To the Michigan Political Union and whomever it may concern
“Join the Michigan Political Union as we debate the merits of the Black Lives Matter movement.
Resolution: Black Lives Matter is harmful to racial relations in the United States”
When I first caught wind of this “debate,” I was at a speakout on the Diag. Black students were there, screaming about injustices and the murder of our people, reading poetry about our pain and sharing our stories of heartache at the University of Michigan. We also had students from Eastern Michigan University come and share their stories about the racist graffiti on their campus. They talked about being angry, being afraid to go to class and being afraid to exist on a campus where racists roam and the University’s administration doesn’t do enough to address it or ensure their safety.
This came on the heels of multiple Black people being murdered by the police consecutively. The irony of a group of non-Black people contemplating the merits of the Black Lives Matter movement while the National Guard is enforcing a police state in North Carolina was, in that moment, unfathomable. And quite frankly, it still is. As Black students gathered to collectively express our pain, to share our very genuine fears for our lives, the idea of whether or not “Black Lives Matter is harmful to racial relations in the United States” seemed appropriate to you.
This, for you, may be a debatable topic. It may be controversial, intriguing and you may have genuine race relation concerns that you’re trying to grapple with and understand.
However, this mere “debate” topic, epitomizes the Black experience since the conception of the United States of America. Whether or not you’re using this as a controversial topic to garner attention, you’re only perpetuating the practice of non-Black people deciding, debating, evaluating whether or not Black pain is legitimate and if it should be acknowledged. You’re continuing the practice of policing how Black people express their pain, and if it is comforting and conscious of white feelings in the United States. This isn’t about the merits of a movement; this is about white comfort and a push to maintain white supremacy.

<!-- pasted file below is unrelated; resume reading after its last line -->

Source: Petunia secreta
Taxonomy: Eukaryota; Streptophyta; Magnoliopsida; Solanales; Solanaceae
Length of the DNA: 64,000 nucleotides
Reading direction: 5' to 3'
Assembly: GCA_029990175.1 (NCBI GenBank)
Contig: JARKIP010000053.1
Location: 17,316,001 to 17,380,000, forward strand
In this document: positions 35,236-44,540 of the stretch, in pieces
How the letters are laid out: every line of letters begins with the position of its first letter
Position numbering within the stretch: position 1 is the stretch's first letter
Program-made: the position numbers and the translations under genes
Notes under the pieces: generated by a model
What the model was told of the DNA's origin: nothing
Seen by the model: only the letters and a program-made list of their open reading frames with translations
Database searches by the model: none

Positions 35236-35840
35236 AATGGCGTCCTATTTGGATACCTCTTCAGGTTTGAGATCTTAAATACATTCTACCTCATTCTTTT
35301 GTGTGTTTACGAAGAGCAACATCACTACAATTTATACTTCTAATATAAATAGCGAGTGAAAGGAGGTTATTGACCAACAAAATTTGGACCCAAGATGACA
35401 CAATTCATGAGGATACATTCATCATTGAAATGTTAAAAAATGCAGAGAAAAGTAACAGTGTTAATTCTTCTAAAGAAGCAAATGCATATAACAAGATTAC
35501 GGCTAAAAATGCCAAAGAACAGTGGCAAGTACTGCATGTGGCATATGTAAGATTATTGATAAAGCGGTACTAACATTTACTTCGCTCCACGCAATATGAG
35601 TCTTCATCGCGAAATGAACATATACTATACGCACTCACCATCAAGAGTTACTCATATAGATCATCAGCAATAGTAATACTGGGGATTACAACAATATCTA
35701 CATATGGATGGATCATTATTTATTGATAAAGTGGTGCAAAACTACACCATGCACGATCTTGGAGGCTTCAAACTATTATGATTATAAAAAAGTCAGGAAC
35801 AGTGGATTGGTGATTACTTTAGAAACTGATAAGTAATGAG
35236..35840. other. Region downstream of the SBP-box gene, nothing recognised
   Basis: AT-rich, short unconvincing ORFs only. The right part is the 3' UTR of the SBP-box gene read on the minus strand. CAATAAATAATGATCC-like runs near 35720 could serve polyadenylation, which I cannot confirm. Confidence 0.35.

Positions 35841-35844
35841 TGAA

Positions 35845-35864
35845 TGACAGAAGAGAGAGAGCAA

Debating this topic is asinine at best, and blatantly racist. As anyone who is Black knows, race relations — the same race relations that allowed for President George Bush to twiddle his thumbs during Hurricane Katrina, the same race relations that allowed Trayvon Martin to be murdered in the street, the same race relations that scrutinized Sandra Bland exercising her rights — have always been harmful to Black people. There has never been racial harmony in the United States, and BLM only sheds light on that fact.
Acknowledge the privilege you have to have this “debate.” The Black Lives Matter movement stems from the extrajudicial murder of Black people, and while your life is not debatable, neither is mine. Audre Lorde says “survival is not an academic trait,” thus the very academic debate on whether or not the movement is harmful to racial relations only reminds us that our survival will never be important to you and our actions will always be scrutinized.
Black people’s lives have been lost, and those of us who are alive fear for our lives. As I sit in classes at this University, people debate the validity of our cries and fight for the right to live, but no one takes pause when another Black person is murdered by the police. Where are The Michigan Daily articles when Black people are shot down in the street, left to die? Where are the debates on police training and whether or not the funding of a police state violates human rights?
Your “debate” gives light to my experience at this University: I’m constantly fighting for my humanity to be acknowledged beyond white fragility and the anti-blackness and apathy from non-Black people of color.